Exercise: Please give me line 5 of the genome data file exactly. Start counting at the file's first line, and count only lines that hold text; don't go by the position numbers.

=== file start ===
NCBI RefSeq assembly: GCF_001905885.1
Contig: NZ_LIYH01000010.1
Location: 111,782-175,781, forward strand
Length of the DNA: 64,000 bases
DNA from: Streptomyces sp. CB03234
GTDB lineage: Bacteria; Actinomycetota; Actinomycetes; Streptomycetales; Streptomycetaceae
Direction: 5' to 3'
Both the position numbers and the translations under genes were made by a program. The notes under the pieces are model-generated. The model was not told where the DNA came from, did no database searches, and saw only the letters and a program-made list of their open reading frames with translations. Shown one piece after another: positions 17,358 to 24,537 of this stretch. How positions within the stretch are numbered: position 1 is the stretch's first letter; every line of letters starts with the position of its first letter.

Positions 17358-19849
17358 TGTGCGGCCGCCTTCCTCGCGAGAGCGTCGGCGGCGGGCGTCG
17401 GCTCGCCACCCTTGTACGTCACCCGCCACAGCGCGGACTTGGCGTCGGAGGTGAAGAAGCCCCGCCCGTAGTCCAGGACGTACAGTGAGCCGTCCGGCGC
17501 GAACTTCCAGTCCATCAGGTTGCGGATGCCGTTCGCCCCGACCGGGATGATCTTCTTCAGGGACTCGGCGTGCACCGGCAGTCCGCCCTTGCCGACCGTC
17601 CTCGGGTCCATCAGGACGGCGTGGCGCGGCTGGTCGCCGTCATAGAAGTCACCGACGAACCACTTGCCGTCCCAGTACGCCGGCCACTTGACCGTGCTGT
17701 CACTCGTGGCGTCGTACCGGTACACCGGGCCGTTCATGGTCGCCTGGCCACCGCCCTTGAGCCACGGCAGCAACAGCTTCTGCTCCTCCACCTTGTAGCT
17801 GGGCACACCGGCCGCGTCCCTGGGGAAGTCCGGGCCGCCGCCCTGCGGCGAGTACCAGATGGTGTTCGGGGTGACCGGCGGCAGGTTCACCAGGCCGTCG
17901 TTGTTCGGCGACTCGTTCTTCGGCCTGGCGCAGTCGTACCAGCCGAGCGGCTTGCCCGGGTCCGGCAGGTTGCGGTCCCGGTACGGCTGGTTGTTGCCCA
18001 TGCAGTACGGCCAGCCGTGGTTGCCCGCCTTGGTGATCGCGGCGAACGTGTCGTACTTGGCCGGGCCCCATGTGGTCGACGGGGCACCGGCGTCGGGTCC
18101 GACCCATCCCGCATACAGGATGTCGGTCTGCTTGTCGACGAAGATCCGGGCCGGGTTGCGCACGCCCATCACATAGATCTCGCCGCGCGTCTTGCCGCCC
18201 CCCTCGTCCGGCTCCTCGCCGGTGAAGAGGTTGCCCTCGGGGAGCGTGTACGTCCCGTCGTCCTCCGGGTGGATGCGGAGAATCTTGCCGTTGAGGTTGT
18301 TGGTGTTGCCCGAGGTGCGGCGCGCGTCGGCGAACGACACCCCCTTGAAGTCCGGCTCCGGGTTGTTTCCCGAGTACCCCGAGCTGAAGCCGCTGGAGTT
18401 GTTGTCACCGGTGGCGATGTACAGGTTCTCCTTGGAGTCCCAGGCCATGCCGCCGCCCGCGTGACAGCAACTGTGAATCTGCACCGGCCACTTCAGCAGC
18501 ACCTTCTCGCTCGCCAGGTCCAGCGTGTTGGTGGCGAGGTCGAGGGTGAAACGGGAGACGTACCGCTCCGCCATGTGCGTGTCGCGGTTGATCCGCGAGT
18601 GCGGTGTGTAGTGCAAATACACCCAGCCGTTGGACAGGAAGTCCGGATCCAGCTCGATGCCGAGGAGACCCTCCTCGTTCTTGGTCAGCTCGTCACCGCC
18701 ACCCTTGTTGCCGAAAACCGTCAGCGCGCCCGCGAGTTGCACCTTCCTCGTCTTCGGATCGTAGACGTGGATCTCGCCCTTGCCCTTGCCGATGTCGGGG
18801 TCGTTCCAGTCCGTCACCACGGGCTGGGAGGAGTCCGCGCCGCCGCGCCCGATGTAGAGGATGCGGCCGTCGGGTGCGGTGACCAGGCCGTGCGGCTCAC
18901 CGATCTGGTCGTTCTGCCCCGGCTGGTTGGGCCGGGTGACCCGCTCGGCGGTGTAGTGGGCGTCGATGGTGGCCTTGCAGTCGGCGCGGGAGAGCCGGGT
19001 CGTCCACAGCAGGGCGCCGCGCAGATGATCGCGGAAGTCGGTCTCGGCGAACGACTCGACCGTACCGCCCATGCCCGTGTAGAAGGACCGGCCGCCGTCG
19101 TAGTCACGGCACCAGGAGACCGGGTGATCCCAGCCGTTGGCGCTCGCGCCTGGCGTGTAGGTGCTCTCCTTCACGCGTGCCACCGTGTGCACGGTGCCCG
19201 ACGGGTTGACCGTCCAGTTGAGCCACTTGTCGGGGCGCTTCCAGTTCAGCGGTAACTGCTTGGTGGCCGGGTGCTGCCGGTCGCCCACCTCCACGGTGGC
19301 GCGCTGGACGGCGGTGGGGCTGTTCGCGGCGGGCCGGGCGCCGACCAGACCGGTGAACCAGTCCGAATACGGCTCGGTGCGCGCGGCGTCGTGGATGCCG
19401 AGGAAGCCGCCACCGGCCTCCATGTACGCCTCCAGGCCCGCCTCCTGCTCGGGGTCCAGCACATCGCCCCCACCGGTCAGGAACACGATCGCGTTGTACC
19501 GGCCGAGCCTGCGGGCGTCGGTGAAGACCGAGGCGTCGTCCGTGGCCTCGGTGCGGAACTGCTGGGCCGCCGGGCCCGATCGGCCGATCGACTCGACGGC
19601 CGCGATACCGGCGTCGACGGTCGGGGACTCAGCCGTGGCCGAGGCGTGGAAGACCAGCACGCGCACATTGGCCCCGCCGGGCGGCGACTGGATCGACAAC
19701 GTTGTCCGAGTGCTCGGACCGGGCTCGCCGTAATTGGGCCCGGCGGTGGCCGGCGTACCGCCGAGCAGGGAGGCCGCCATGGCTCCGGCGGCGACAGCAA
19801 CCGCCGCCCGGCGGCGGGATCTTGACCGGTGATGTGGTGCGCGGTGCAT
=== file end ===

DNA from: Streptomyces sp. CB03234